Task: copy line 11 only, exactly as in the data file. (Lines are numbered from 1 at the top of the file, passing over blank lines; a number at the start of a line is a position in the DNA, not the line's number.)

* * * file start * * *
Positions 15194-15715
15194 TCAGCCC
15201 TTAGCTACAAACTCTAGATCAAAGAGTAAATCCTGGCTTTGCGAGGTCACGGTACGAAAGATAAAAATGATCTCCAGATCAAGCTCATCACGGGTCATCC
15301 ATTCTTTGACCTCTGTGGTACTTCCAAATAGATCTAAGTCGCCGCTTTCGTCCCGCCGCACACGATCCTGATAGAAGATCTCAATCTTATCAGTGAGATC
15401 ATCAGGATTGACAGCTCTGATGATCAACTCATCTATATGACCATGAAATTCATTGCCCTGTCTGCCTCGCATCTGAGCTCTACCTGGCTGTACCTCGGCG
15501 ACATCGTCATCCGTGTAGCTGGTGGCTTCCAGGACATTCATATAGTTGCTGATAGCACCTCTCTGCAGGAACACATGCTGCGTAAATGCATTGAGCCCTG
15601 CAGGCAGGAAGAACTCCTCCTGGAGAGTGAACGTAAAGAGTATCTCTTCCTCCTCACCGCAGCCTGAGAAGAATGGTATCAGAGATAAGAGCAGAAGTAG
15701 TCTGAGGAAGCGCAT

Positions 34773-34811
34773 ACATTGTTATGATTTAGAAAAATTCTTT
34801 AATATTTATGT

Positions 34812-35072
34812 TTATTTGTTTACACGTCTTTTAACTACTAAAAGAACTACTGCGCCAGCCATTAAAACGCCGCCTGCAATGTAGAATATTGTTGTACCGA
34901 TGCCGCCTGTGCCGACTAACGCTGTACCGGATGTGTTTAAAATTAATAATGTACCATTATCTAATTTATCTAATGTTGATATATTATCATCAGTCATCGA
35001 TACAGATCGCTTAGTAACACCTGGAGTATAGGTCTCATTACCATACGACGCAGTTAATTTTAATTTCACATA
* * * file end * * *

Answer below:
34801 AATATTTATGT